Lagkage, Strolling and a Few Candles {+Recipe}

Lagkage, Danish birthday cake / gâteau d'anniversaire danois

Last weekend, Erik and I we each had our birthday at one day apart. In Denmark, people usually invite some friends and family on this occasion to eat cake and/or have dinner together. This year, as we are still in a kind of transition, we’ve decided not to organize any party. However, we still took advantage of our weekend and a sort of Indian summer to go to the Vild Festival (wild plants festival) on Saturday and to wander in some still unknown areas of Copenhagen on Sunday. And I also gave a try to lagkage – which means layer cake –, the traditional Danish birthday cake.

A question of time

It seems that the weather has mercy upon us who spent a year and a half in a never-ending summer during our long trip. Although we are dreading the winter to come, we are looking forward to feeling the cold again. But the fact is that the weather remains gorgeous pretty much every day since we arrived in the Danish capital city, like an ultimate favour before the flood. So, you can imagine how much we enjoy it.

Sunday walk

We started walking along the lakes (Søerne), along which we live. These five stretches of water in a row used to be a sound before being dyked up. Today, many people come to walk around, run, sunbathe seating on a bench, or even paddle boat on the water. It is a very nice place. Then, we walked on towards the Vesterbro district. We took the passageway under the majestic Ny Teater (New theatre), walked up Vesterbrogade, got a bite in a nice home cooking restaurant with some frisk fisk (breaded fresh fish) and pasta, before going on towards the very trendy Latin Quarter. And finally, we slowly took our way back home, passing by the coloured multiplex Palads Teatret, before heading back to the Dronning Louises Bro (Queen Louise Bridge), which stands in the middle of the lakes.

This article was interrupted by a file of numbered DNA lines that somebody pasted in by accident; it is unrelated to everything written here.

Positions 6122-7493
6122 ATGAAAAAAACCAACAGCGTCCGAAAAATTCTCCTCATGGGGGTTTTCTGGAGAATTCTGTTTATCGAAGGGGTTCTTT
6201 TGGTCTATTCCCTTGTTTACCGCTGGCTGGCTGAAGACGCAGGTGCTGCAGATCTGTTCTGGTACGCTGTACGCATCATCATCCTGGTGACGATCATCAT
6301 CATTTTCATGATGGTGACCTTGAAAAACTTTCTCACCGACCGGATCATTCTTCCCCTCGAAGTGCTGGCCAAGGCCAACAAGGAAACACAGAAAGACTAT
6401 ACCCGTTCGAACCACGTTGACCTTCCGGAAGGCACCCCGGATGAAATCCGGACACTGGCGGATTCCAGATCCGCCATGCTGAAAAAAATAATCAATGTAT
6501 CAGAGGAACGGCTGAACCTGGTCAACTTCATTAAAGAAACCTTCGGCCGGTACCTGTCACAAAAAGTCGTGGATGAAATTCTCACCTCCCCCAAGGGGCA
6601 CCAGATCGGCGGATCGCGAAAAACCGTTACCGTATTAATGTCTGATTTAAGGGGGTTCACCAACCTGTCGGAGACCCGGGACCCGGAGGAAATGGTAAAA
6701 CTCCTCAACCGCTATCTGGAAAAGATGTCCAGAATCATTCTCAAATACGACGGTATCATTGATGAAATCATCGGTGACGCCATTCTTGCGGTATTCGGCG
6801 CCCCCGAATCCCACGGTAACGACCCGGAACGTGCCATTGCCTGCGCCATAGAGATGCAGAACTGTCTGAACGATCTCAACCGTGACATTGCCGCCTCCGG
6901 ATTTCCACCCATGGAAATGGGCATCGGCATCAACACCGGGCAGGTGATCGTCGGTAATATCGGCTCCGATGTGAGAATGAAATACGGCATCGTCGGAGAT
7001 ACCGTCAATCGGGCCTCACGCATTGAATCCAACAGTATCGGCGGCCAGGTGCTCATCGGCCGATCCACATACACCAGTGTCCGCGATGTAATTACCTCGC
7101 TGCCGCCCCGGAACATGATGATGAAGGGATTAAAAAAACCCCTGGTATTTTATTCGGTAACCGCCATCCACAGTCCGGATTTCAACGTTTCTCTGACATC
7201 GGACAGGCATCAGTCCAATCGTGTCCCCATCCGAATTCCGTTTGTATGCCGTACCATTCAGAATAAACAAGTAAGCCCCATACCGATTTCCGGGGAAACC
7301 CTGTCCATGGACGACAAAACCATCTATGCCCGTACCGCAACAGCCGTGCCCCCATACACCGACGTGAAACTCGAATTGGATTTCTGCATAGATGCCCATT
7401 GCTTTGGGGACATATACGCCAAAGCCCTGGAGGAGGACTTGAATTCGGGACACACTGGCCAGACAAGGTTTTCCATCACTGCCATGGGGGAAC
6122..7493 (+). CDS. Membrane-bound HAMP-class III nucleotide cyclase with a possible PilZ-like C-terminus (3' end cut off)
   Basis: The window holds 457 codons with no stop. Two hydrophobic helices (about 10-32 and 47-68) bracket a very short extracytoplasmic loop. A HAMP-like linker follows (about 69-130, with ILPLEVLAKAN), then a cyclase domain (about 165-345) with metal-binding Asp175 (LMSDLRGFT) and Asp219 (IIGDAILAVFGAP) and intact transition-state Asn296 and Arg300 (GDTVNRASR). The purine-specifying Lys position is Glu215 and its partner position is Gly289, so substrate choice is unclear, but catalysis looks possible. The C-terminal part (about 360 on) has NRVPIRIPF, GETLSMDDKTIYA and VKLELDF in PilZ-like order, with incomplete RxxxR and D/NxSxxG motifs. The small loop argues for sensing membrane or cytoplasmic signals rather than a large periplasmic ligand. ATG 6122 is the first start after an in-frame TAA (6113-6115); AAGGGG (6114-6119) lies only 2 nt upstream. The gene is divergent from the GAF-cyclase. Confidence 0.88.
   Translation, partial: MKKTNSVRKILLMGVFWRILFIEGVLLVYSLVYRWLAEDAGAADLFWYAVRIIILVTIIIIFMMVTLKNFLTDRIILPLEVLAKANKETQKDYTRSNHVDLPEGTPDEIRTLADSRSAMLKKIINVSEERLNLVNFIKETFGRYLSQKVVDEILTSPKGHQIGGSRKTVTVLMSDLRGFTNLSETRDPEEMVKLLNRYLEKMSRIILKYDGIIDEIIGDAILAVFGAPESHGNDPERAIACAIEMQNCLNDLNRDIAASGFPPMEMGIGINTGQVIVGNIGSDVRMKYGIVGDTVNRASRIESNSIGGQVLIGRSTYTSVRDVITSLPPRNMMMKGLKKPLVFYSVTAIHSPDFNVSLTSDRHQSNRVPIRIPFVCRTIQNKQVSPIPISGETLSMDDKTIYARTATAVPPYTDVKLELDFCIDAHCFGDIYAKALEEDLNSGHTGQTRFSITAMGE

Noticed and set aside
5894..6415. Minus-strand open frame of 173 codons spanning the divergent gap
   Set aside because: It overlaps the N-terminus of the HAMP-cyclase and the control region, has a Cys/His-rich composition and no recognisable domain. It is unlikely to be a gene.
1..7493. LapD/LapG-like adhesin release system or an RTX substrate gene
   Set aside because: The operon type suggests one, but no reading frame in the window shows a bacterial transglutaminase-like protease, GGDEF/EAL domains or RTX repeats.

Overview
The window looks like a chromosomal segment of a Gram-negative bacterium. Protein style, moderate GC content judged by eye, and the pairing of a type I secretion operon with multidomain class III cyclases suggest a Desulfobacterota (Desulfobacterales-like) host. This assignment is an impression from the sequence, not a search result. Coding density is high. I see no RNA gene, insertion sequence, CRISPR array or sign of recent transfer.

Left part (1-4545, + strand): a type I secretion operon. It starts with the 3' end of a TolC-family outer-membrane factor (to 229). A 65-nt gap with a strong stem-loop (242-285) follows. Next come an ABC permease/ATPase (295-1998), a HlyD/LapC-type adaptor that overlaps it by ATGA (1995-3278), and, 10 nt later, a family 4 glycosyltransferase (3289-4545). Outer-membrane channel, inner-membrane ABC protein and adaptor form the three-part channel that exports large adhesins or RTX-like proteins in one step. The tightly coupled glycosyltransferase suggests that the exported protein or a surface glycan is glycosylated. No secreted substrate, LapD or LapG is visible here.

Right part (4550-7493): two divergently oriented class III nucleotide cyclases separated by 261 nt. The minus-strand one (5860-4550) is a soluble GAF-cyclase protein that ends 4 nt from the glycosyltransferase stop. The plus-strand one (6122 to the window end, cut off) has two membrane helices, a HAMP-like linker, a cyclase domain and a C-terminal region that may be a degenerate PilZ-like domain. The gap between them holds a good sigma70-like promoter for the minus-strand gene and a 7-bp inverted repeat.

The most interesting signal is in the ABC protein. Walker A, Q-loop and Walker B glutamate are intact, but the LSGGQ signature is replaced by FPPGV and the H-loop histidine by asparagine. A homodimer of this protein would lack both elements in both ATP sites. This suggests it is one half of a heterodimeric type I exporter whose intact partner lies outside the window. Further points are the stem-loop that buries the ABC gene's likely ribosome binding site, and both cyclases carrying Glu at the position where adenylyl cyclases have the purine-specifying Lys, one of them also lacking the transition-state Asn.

Det Ny Teater (theater), Copenhagen, Denmark

Det Ny Teater

Kafe – Café in Copenhagen, Denmark

Latin quarter, Copenhagen

Latin quarter

Multiplex Palads (movie theater) – Copenhagen, Denmark

Palads multiplex


The Lagkage, the traditional Danish birthday cake

It’s not very complicated to make. It is made of a sponge cake cut in three layers and filled up with creme patissiere, fruits, and even some jam, cookie crumbles or marzipan. The whole is coated with whipped cream. You’ve been warned.

For my part, I made my own version according to my tastes and cravings, and baked a Nectarine and Blueberry Lagkage with Coconut Whipped Cream, which is basically sponge cake, fruits, vegan creme patissiere, and coconut whipped cream.

Danish-style celebration

What surprised me when we have once been invited to a Danish birthday party, is that the Dannebrog – the Danish flag – is everywhere: on the cake, on the walls, and even hoisted in the garden. It is a synonym of celebration, and the Danes take it out for any kind of celebrations. In France, we can’t even imagine a second putting the French flag on our birthday cake, and even less in the garden. It’s a question of history and symbol. But here, it’s festive! Oh, and here we congratulate people instead of wishing them a happy birthday. Honestly, I’m sure that in those conditions, we would all be happy to be one more year older every year. Congratulations! You are one year older today! That’s awesome! It’ll be two for me, please!

Lagkage, Danish birthday cake


Nectarine and Blueberry Lagkage with Coconut Whipped Cream

We will proceed in five times: the sponge cake, the creme patissiere, the fruits, the coconut whipped cream and the assembly of the cake.

The sponge cake

I got inspired by the recipe of the French cooking blog Une plume dans la cuisine, who made me dream with its easy recipe.


  • 4 eggs
  • 2-3 Tbsp brown sugar (or agave or maple syrup)
  • 125 g (1 cup) all-purpose flour
  • 2 tsp baking soda + 2 tsp lemon juice (or 2 tsp baking powder)